Climate change can wipe out crops and livestock, but this fish will save us

  • Monkeyface prickleback has been described as the new white meat

  • Scientists believe that this protein-packed fish can save the world if climate change affects the agriculture

Last year, in September experts at the United Nations warned about the rising temperatures, extreme weather and land degradation due to climate change, which can gradually wipe out crops and livestock. But now, scientists have found one fish which they believe could help to feed the entire world.

Scientists at the University of California have found an unusual, protein-packed substance, a fish, which could hold the key to saving the planet. Known as the monkeyface prickleback, this fish has been described as "the new white meat."

The monkeyface prickleback fish
The monkeyface prickleback fish NOAA/MBARI /SWNS

Monkeyface prickleback: A substitute for food

This fish lives in the rocky waters off the West Coast of the US and can grow to three-foot in length and prefers to lurk in reefs and tidal pools. The weight of this water creature is six pounds and it has two small fins hanging like floppy ears near its head, as well as a dorsal fin down its back. As per the findings, this fish can live on land for 37 straight hours because of its unique ability to breathe in under and above the water. It should be noted that in many California-based restaurants, this fish is served as a dish which costs around $15 per pound.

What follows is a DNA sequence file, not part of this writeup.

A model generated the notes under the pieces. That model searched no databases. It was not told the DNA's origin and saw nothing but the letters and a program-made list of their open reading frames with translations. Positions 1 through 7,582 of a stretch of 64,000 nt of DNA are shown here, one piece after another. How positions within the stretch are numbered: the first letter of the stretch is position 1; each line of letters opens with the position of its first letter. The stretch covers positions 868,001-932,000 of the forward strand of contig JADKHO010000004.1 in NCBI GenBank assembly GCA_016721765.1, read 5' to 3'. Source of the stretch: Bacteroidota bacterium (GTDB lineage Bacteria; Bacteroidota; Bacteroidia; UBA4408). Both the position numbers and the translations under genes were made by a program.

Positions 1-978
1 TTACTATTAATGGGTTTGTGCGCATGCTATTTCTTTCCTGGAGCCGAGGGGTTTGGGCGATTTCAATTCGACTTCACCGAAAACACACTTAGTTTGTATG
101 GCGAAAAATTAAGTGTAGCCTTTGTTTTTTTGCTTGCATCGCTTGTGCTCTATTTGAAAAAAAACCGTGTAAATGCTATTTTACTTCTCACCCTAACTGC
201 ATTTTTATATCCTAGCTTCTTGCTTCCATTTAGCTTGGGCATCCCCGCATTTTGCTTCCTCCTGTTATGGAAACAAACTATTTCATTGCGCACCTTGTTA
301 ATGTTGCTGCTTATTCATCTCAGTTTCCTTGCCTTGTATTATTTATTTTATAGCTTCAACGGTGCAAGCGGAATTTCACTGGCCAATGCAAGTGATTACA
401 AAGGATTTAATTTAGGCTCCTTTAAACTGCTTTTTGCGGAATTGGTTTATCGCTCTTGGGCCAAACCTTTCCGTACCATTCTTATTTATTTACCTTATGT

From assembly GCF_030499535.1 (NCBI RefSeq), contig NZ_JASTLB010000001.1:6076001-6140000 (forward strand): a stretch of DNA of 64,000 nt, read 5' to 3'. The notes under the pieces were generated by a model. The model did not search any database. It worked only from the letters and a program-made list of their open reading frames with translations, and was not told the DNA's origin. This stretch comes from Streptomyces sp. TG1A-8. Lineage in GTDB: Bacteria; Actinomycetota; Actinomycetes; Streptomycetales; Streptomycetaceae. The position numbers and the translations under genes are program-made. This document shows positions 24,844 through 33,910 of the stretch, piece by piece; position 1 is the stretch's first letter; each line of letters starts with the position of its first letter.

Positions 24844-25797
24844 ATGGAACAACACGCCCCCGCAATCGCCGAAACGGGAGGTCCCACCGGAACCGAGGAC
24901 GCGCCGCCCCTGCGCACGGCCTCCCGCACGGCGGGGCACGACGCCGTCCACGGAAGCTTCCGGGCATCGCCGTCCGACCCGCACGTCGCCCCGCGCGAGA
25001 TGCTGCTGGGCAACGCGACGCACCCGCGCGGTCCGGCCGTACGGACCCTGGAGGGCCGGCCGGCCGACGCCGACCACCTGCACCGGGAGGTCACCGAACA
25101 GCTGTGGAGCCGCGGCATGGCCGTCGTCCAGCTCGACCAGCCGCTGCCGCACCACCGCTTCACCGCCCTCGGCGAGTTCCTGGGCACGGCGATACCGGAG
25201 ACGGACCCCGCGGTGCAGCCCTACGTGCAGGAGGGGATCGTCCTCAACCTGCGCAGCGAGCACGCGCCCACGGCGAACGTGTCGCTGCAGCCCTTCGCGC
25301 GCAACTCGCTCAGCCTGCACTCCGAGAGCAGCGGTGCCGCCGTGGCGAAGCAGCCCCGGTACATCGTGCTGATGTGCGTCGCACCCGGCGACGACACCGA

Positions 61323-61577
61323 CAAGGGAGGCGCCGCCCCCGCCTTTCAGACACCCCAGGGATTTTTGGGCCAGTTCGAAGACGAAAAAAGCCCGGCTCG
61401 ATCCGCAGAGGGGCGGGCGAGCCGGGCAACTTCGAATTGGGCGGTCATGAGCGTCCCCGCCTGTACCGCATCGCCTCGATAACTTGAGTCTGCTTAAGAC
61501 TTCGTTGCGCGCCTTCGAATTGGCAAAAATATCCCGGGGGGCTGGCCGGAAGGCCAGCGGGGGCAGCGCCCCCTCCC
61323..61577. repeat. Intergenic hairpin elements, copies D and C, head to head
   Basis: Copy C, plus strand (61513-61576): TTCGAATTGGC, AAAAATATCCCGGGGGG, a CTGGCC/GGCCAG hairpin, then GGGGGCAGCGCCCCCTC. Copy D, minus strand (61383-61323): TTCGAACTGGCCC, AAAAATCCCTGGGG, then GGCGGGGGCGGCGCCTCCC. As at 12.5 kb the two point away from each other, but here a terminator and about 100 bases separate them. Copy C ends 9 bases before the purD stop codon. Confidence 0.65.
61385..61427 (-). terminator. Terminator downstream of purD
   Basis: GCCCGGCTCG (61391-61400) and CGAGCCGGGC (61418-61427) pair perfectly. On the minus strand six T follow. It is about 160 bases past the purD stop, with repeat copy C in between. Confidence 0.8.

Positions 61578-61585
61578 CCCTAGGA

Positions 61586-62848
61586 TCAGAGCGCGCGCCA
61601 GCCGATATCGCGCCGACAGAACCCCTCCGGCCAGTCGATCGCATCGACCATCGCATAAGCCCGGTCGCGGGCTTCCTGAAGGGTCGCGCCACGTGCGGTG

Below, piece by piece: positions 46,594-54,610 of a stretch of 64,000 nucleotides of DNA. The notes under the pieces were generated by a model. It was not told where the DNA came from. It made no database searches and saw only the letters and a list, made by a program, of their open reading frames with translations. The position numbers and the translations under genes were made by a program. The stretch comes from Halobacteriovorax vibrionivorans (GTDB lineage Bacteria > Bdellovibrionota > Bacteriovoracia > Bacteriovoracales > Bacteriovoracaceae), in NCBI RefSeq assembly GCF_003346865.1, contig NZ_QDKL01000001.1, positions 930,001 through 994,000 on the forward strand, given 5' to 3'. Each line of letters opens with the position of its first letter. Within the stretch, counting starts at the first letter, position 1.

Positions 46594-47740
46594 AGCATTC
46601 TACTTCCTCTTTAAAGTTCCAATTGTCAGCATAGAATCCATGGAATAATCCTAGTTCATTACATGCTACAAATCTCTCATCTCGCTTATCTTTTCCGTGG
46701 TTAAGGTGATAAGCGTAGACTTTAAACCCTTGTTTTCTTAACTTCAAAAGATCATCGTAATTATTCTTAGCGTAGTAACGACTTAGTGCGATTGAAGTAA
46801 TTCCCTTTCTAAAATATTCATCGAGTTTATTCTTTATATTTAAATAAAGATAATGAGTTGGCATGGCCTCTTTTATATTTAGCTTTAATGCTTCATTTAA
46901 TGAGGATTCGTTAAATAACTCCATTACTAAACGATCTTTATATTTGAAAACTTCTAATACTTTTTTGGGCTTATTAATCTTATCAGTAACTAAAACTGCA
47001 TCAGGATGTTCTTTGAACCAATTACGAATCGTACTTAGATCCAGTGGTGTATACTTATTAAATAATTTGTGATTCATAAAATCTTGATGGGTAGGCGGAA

However, scientists now believe that this fish, officially known as Cebidichthys violaceus could be the answer if the world runs out of food supplies. In a recently published study, scientists claimed that they found monkeyface prickleback will help open new doors to industrial aquaculture as it is efficient at surviving on vegetarian foods with low levels of a fatty substance, lipids.

Moreover, the monkeyface prickleback is among just five per cent of the world's 30,000 fish species which are vegetarian. But right now the biggest challenge is what to feed the fish being raised.

A fish to save the planet

Joseph Heras, the lead author of the study said, "Using plant-based food ingredients reduces pollution and costs less. However, most aquaculture fish are carnivores and can't handle plant lipids. Sequencing this genome has provided us with a better understanding of what types of genes are necessary for breaking down plant material."

In addition, Heras also stated that if the additional scanning of fish genomes is possible then it won't be tough to find an "omnivorous fish with the right genes that could provide new candidates for sustainable aquaculture." However, scientists believe that the discovery means that the fish could be particularly a suitable target for breeding in aquaculture.